Customer Reviews: At the Same Time: Essays and Speeches
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on March 15, 2007
Reading this collection of essays is an exhilarating experience for anyone who cares about the ethical value of literature, as Sontag herself would say, the "seriousness" of literature. For Sontag was nothing if not "serious". This is not to say humorless, but always fully engaged, grappling with issues that she would return to time and again if her views changed or to clarify a point.

These issues, exemplified by this sterling collection of essays, range from the political to the moral to the literary (she would probably say the latter encompasses the former two). While her outspokeness frequently won her enemies, and her bluntness can be seen at times as insensitive, she was always looking inward to create a public person that she could admire, a strenuous egotism.

Readers of this volume can find her championing writers she feels have been neglected, criticizing the United States foreign policies and most notoriously, evaluating the attacks of 9/11 in yet further clarifications of her opinions.

The loss of this woman is incalculable; even when one disagrees with her(and at some points I am sure you will) you will never fail to find her challenging you to define your own point of view. Her aphorisms expand in widening concentric circles of thought, broadening your vistas with clarity and compassion.
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VINE VOICEon April 23, 2007
Susan Sontag was one of the most insightful and intelligent essayists of the last century. Her death is a tremendous loss to American Arts and Letters. At the Same Time is a collection of postumously published essays and speeches from the last few years. The collection reads like much of her work: articulate, precise, and always intellectually and morally "serious." I particularly liked her essay on Dostoyevsky and on translation, her clarity and depth of thought are truly reminiscent of Walter Benjamin here. I found her speeches a bit dry and contrived, not the form she's most comfortable in clearly. As always, she champions a number of neglected works of literature, one Russian, one American. Additionally, you will find excellent essays on 9/11 and the horrible events that unfolded in Iraq. Sontag's indignation is appropriate and timely.

Not a collection that is likely to eclipse Against Interpretation or Under the Sign of Saturn, but definitely worthwhile for all readers.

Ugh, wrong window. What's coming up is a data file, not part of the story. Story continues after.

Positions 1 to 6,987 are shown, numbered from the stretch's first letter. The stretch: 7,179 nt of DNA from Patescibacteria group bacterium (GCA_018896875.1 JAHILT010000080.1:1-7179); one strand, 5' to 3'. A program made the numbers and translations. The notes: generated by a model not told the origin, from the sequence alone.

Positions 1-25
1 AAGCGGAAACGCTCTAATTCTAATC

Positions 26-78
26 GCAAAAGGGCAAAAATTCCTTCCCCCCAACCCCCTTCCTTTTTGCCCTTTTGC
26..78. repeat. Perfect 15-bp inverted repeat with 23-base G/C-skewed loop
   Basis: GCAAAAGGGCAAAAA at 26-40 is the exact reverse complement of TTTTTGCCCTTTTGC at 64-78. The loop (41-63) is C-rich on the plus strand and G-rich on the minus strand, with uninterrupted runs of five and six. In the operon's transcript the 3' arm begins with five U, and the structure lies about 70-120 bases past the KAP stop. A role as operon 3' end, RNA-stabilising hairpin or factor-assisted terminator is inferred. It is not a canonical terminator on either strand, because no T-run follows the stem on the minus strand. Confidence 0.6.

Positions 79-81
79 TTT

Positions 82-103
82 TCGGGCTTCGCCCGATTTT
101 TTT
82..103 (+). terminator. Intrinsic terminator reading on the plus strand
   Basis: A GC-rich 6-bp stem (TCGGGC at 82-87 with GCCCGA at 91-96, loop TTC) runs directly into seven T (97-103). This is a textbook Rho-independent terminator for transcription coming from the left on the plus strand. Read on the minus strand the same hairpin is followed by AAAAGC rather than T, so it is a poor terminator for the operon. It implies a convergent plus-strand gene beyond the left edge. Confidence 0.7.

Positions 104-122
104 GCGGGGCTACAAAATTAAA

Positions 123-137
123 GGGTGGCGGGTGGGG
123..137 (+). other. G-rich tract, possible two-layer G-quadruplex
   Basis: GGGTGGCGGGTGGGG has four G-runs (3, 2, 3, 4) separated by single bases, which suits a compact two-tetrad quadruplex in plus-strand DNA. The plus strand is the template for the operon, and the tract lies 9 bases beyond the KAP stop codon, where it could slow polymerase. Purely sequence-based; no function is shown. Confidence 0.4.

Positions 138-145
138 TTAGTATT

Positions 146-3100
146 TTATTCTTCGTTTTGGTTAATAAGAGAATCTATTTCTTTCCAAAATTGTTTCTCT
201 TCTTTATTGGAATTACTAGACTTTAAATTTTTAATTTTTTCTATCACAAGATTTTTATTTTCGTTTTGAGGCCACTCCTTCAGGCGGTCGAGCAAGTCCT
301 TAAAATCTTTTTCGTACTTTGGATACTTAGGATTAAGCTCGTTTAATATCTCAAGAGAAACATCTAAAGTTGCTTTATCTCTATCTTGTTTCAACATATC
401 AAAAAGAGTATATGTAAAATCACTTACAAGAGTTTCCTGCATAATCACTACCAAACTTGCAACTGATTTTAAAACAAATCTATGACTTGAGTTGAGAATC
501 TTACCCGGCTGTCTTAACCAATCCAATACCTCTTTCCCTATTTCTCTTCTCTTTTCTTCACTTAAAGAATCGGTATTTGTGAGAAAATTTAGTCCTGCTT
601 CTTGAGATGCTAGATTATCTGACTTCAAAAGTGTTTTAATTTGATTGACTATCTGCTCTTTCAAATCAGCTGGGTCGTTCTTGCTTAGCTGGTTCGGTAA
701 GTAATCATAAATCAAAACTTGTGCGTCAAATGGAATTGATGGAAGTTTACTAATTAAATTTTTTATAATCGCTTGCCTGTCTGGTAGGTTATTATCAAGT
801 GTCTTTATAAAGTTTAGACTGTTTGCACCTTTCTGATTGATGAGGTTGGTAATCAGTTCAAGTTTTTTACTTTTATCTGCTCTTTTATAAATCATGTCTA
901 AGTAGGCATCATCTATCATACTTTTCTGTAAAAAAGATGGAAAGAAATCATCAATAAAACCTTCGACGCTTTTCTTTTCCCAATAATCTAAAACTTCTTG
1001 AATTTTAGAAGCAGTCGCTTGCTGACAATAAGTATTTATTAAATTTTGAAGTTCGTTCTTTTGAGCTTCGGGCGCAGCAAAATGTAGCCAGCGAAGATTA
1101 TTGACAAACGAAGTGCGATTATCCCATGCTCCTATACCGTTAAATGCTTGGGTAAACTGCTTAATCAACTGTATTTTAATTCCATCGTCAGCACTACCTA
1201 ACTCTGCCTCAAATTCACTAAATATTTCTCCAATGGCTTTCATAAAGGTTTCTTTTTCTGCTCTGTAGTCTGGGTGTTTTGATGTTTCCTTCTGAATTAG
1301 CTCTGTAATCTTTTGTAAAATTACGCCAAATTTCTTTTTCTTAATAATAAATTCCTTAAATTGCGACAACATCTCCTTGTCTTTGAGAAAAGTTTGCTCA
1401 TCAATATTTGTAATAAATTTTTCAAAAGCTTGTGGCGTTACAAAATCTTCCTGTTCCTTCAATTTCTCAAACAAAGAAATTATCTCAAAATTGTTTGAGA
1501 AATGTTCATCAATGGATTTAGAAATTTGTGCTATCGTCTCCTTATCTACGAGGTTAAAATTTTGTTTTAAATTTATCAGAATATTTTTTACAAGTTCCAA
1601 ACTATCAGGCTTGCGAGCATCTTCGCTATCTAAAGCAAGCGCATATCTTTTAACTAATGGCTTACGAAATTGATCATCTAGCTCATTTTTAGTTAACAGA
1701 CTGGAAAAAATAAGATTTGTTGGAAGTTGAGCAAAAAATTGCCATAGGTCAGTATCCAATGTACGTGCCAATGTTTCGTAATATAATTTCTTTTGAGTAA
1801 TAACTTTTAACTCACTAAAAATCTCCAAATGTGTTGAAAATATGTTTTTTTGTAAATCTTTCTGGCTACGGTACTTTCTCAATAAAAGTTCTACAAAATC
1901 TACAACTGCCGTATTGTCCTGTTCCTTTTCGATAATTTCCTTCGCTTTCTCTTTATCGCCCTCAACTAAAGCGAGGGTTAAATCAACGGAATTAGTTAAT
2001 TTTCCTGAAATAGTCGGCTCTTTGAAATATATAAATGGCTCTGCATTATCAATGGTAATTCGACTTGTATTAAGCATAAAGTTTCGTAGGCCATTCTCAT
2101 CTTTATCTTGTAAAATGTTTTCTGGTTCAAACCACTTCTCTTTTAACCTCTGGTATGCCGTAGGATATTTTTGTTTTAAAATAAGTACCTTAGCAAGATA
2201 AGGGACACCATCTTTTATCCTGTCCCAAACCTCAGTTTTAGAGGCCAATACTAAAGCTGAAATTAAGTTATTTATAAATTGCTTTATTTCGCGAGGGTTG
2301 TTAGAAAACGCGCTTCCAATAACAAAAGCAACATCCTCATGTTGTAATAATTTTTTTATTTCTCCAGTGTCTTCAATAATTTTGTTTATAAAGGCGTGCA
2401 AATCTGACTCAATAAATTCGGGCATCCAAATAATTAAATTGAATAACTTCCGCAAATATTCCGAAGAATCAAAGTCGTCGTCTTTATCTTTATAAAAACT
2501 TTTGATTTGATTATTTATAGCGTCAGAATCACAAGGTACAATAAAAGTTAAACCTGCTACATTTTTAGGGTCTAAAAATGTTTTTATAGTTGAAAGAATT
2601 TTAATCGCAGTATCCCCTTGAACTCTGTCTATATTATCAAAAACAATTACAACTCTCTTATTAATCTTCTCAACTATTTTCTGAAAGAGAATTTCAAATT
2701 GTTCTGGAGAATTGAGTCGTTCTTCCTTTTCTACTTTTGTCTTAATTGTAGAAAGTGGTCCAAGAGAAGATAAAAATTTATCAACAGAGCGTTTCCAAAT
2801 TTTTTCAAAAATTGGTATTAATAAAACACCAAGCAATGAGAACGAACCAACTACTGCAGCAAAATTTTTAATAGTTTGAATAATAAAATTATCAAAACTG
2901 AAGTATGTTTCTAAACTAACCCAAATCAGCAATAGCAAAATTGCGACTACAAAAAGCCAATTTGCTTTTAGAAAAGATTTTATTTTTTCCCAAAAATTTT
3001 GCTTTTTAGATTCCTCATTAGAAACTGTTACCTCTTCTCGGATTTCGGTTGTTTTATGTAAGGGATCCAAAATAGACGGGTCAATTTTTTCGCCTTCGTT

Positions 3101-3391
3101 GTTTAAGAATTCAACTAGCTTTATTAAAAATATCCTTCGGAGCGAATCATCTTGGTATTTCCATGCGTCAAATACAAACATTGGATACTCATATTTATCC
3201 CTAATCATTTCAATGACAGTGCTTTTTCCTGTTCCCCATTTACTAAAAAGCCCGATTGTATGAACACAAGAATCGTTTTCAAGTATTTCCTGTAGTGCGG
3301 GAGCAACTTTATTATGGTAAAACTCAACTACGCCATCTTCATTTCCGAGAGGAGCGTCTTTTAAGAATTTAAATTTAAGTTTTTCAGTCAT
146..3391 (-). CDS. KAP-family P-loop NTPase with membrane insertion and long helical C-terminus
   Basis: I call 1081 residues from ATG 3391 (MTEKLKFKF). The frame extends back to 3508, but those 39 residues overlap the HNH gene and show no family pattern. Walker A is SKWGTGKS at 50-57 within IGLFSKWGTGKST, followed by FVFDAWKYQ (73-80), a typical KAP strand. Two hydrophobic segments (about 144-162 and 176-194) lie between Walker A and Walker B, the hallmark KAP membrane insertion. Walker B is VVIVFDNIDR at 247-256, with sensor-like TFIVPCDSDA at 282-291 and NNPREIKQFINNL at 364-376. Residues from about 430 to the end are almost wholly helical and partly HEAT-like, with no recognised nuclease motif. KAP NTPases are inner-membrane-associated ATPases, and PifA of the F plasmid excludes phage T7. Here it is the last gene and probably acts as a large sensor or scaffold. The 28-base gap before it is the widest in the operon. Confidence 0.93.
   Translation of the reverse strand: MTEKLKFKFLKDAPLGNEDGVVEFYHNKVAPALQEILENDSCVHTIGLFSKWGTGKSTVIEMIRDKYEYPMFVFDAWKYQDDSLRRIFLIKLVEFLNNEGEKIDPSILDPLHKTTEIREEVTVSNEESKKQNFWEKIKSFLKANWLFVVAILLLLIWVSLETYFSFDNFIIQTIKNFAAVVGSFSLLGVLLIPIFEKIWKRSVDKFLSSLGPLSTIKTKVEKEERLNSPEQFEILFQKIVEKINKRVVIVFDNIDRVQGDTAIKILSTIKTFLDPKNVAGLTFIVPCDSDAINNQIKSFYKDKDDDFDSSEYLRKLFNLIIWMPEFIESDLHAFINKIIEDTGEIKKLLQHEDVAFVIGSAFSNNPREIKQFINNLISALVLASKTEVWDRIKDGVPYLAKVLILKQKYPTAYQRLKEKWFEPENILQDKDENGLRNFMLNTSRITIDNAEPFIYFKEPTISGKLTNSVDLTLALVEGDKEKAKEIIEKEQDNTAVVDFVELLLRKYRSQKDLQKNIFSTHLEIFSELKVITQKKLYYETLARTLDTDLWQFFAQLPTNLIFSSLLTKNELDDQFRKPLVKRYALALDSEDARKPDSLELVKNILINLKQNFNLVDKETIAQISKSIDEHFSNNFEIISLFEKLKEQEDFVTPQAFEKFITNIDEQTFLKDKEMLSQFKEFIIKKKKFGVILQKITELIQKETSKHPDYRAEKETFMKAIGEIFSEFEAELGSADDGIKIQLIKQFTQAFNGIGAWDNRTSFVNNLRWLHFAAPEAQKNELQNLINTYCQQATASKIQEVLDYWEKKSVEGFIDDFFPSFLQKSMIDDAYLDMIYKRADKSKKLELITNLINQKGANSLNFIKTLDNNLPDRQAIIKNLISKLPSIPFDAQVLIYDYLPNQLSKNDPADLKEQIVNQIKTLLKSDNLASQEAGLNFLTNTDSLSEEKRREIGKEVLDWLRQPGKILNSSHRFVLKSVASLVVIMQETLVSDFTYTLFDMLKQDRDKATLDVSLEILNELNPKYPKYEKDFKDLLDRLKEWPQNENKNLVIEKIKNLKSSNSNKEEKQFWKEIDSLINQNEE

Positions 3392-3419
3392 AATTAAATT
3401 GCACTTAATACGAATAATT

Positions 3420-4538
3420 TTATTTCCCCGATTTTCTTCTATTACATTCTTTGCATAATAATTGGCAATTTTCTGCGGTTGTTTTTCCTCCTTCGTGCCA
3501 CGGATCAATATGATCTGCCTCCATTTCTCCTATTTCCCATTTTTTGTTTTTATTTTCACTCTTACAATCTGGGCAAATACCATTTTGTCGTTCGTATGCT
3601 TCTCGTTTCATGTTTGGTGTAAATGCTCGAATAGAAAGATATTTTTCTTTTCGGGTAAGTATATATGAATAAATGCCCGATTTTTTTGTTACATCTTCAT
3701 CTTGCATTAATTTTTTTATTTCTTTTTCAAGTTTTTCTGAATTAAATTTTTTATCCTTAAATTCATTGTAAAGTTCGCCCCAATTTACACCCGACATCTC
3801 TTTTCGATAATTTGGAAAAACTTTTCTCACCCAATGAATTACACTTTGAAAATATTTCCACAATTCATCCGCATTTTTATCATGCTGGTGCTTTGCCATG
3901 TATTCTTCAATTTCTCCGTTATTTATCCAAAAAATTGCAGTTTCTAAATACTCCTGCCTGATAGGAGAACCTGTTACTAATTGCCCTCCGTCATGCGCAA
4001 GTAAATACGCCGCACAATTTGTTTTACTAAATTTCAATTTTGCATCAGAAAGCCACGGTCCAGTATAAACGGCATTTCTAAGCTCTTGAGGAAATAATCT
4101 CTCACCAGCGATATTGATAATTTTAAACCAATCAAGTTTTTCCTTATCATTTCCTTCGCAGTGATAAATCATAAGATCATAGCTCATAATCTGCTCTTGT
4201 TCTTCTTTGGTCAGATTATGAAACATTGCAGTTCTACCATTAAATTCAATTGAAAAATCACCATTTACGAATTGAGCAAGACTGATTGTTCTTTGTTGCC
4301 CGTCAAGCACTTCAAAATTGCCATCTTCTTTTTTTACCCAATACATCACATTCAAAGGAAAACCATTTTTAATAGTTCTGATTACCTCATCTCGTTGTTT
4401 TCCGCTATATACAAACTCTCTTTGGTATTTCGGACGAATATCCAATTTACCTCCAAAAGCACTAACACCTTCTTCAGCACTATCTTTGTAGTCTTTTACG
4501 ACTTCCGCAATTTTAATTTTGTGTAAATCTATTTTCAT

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on September 29, 2014
This posthumous collection of essays by one of the most brilliant and active thinkers of our time is a precious reminder of the value of sane and honest voice in this time of confusing and exploited communications. Her interests are vast and her compassion is as remarkable as her intellect. What most impressed me is her love for and faith in literature as a reader as well as a writer, her endless devotion to being the conscientious writer to be the sane mind and clear voice against the ubiquitous superlatives by organizational agendas and deliberate distortions. "To have access to literature, world literature, way to escape the prison of national vanity, of philistinism, of compulsory provincialism, of inane schooling, of imperfect destinies and bad luck. Literature was the pass port to enter a larger life; that is the zone of freedom. Literature was freedom. Especially in a time in which the values of reading and inwardness are so strenuously challenged, literature is freedom."
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VINE VOICEon March 8, 2012
This collection of essays covers material prepared late in Susan Sontag's career. The piece on Leonid Tsypkin, an unheralded, virtually unpublished, Soviet writer, entitled 'Living Dostoyevsky' is very fine. Tsypkin's last work, a novel, was published in America seven days before he died of a heart attack. The title of the novel is SUMMER IN BADEN-BADEN. Tyspkin took care to get his facts right. A source of Tsypkin on Dostoyevsky was Leonid Grossman, (1888-1965). Tsypkin's great pssion was Kafka.

Victor Serge's novel, THE CASE OF COMRADE TULAYEV,was published a year after Victor Serge's death. He was a valiant dissident Communist. Sontag believed Victor Serge resembled Simone Weil in his rectitude. For Serge, fiction was truth. The truths of a novel differ from the truths of an historian. Trotsky accused Victor Serge of being more anarchist than Marxist.

Susan Sontag was not in new York City at the time of nine eleven. She was in Berlin. Returning, she read the heartbreaking biographies of the victims appearing in the NEW YORK TIMES. She believed the principal figures in leadership positions were at a linguistic loss. She rejected prevalent models of reaction to the event that we are at war or our civilization is superior. A year after the event the Bush administration decreed that the U.S. was at war, but it was a war without end.